It’s so easy to get bogged down when trying to promote ourselves as writers as well as sell our books. Marketing, book tours, newsletters, weekly blogs – the list goes on! It seems author promotion is as time-consuming as writing stories. While author promotion is necessary, we as writers cannot forget the one thing that makes us…well writers. And that is writing. With technology at our fingertips, it seems like our stories just write themselves and the Print button just magically hits itself with freshly printed 300-something pages of the Great American novel. Well…no that doesn’t happen! We have to make that happen.
Whether you’re querying to agents/editors, or just counting down the days to that long-awaited release date of your fabulous book, you need to keep the pen to the paper. Writing is, of course, the reason we decided to become authors in the first place, no? Musicians and songwriters have to constantly keep producing songs and albums, or they’ll end up as just another ‘One Hit Wonder’. Authors have to do the same, or they fall into the same hole. Of course, if just want to write one novel and nothing after that, that’s completely fine. For those that want to quit their day jobs and write full-time, they have to keep going. Writing is how you improve your skills and keep your story-telling juices flowing. The longer you go without writing, the harder it is get back in the groove. And eventually, you will forget how to craft great stories.
Now you don’t have to write stories everyday or every week. Let’s say you’ve written a novel (fully edited) and currently querying your manuscript. You could develop another story in that time. Just jotting notes about the plot, setting and the characters is writing practice. Even a hundred words a day or every two days is better than no words a week. Whatever it is, just put that pen to the paper and write!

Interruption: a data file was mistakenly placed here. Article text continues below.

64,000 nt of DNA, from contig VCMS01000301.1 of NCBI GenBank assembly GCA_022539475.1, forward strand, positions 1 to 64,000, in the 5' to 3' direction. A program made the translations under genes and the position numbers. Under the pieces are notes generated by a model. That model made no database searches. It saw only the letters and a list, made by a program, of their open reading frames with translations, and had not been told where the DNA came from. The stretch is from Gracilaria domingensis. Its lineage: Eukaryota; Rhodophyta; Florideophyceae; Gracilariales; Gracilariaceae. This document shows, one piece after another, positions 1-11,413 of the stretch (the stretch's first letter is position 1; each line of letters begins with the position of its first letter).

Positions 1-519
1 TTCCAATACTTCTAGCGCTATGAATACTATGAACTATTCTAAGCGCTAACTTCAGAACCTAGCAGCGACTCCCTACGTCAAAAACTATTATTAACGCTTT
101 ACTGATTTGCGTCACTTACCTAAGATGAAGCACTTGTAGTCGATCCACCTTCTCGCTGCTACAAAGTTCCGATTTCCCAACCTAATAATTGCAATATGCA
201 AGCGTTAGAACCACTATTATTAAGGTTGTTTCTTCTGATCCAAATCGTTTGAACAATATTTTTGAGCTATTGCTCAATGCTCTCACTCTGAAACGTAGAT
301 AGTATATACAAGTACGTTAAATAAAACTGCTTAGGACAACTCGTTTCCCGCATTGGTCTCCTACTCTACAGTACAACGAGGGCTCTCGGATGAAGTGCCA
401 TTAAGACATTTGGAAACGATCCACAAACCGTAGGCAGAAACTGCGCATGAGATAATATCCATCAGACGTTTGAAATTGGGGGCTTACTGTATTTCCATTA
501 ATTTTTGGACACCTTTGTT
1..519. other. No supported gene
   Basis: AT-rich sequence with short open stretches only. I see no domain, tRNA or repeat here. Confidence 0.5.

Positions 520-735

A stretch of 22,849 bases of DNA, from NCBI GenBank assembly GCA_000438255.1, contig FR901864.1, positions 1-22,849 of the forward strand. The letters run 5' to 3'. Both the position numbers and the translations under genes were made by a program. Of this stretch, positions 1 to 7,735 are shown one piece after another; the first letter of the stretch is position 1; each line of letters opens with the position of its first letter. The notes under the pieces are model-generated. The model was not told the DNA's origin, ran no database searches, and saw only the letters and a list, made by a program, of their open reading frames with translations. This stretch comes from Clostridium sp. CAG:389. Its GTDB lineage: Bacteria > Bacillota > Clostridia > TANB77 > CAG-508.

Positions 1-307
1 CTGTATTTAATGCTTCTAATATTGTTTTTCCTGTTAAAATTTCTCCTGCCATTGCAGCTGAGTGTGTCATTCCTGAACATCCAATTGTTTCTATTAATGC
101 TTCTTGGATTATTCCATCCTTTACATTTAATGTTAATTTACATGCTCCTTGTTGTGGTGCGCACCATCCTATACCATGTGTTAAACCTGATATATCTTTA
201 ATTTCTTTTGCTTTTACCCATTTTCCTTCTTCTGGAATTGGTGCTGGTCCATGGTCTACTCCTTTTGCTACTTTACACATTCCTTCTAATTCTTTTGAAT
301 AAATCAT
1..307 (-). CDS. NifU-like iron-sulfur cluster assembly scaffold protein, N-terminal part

I’m working on a novel and a novella, as well as attending school full-time. I know that I can only get a little done here and there. A friend I met a RWA 2013 told me that she writes during her lunch break, which I found pretty impressive. I’m not able to do that, I do the following:
- write for an hour here, an hour there
- bring my laptop everywhere I go and write while I’m waiting for a class, etc.
- remind myself that I have my own writing style and stick to it
- remind myself, ‘write the book first, then worry about selling/promoting afterwards’
Simple things like these can keep you on track and remind you that your main priority should always be writing.